tough grinder that can grind up rubber

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  #1  
Old 12-20-12, 05:55 PM
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tough grinder that can grind up rubber

Like rubber tire type rubber which is pretty tough stuff. Any kind of grinder that can grind that up into small chunks?
 
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Old 12-21-12, 03:28 AM
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...or maybe a coarse sanding disk. Can you tell us more about the job you need to do?
 
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Old 12-21-12, 03:47 AM
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Don't forget most tires are belted with stainless steel, and will be very difficult to cut. Your final product (whatever that is) may not be what you expect. I have a feeling you are wanting this for a playground base or driveway. We'll wait for an answer.
 
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Old 12-21-12, 05:59 AM
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Go to you tube and type in "tire shredding".
 
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Old 12-21-12, 11:25 AM
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I gave rubber tires as an example of rubber that I want to grind up. I could use bicyle tire rubber or other rubber for my purposes. What I want it for is to use on the shoes that I am resoling. Its kind of hard to understand because its hard to explain how I am trying to do it and the project would have to be drawn to see it.
 
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Old 12-21-12, 11:33 AM
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Nope, old hat stuff. We used to make sandals out of tire treads back in the 60's. Are you melting the rubber after you grind it up?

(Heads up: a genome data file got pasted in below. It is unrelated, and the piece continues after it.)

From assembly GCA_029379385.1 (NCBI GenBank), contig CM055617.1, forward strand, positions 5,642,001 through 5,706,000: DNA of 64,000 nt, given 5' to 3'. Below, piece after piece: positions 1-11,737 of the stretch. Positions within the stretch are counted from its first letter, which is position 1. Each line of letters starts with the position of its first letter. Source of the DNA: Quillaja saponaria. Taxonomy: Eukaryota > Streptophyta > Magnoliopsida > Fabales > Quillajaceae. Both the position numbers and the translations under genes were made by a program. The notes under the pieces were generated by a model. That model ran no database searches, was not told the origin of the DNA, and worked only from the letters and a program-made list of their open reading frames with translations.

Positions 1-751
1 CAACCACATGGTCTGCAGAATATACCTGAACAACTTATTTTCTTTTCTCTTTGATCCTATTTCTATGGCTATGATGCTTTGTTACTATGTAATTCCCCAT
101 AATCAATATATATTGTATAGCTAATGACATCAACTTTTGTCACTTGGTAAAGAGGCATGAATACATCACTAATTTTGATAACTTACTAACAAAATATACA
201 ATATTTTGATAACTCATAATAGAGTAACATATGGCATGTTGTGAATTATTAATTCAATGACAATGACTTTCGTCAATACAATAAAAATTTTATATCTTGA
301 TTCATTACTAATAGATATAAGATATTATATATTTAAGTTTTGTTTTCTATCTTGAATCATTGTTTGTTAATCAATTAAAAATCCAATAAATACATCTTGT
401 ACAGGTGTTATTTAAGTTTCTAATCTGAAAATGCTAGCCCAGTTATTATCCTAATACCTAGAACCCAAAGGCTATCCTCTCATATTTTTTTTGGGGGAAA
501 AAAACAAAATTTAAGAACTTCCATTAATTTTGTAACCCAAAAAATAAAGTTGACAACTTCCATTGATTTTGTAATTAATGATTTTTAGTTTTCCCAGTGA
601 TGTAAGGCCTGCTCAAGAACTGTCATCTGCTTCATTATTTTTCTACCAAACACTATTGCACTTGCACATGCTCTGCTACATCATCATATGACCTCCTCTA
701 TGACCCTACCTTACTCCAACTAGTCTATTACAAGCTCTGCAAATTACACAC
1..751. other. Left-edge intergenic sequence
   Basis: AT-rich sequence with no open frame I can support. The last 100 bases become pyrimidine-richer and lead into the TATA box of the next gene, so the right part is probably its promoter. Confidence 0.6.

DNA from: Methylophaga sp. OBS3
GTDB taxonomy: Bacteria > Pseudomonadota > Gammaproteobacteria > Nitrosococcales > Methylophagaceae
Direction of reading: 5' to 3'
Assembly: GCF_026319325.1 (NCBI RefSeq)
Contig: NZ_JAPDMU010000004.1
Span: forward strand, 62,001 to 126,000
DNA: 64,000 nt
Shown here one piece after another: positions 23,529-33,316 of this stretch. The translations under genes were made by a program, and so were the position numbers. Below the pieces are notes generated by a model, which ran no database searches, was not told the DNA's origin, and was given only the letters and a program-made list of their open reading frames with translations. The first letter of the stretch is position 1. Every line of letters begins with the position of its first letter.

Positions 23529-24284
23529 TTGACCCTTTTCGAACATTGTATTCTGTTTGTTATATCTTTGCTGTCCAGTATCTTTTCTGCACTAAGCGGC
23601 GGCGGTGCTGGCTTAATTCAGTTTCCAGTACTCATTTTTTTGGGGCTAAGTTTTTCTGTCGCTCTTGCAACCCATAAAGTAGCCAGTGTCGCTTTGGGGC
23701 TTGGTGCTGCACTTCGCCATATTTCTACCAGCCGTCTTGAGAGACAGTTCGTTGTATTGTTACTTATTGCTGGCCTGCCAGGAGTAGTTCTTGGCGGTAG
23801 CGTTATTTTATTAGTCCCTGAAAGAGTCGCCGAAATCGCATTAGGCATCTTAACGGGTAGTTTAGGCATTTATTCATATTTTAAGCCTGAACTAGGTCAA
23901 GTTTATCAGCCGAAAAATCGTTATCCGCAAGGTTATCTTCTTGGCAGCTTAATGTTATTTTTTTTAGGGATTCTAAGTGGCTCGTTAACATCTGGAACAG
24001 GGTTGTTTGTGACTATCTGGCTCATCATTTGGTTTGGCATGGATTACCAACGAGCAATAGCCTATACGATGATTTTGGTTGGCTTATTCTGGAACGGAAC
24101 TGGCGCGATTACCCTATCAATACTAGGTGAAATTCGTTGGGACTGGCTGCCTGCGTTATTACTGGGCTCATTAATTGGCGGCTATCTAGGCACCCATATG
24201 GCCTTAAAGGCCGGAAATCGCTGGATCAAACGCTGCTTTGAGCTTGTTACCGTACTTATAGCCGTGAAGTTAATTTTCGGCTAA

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Old 12-21-12, 01:48 PM
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Thinking out loud...
I wonder if an old fashioned meat grinder would chew up rubber and spit it out?
 
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Old 12-21-12, 02:38 PM
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Not sure, but I've seen the process for retreading truck tires and they grind off the outside layers (above the steel belts) and glue on some new tread. What they do with the material they grind off I do not know. Just a thought.

Bud
 
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Old 12-21-12, 04:15 PM
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Ok, I was going to post this in the "I did it myself" section, but since there is an active thread, I will post it here.

I have a older pair of Rocky Cornstalkers. These were wonderful boots and very comfortable. However, if you do a little online research, you will find that whatever they used for the soles had a shelf life. Even though they were not used every day (I used mine maybe 7-10 days a year) the soles started falling apart. I did some looking online, and stopped by a local shoe repair shop, and found it would cost about $70-80 to resole them. Not worth it when you can buy new ones for about the same price. So, I did some looking online for a DIY re-sole option. I found a video on youtube that showed some guys re-soleing some boots with tire treads.

Here is how I did it:
Find a tire tread on the side of the road.
Using a multi-tool (like a Fein) fitted with a smooth (no teeth) straight blade, clamp a section of tire in a bench vice and start cutting with the multi tool. Cut so that the blade just skims over the steel belts. If you go too deep, and into the belts, you will dull your blade in a hurry. I did ok and only had to sharpen the blade once. Took me about 45 min to get a section of tread per boot.

Next, glue the sole onto your cleaned boot. Do not cut the tread to size and leave it over-sized. I used Shoe Goop but another suggestion I found on the net was to use contact cement. I think the contact cement may have worked better, as the Shoe Goop need to dry, where the contact cement would have instant grab. I ended to have to use a bunch of clamps to hole it tight to the bottom of the boot.

Lastly, I cut the extra tread off the boot using, again, the straight blade in the multi-tool. I still did not cut it perfect and just used a belt sander to sand off the extra. It smells a bit but, I did not have to sand too much off and it cut fairly close.

Here are some pictures of the final project:




This was likely more than you wanted to hear, but all you need is a belt sander. The only thing I want to change is to add a heal. They are a little flat.

Here is the video I watched:
How to convert winter tires to boot soles - YouTube
 
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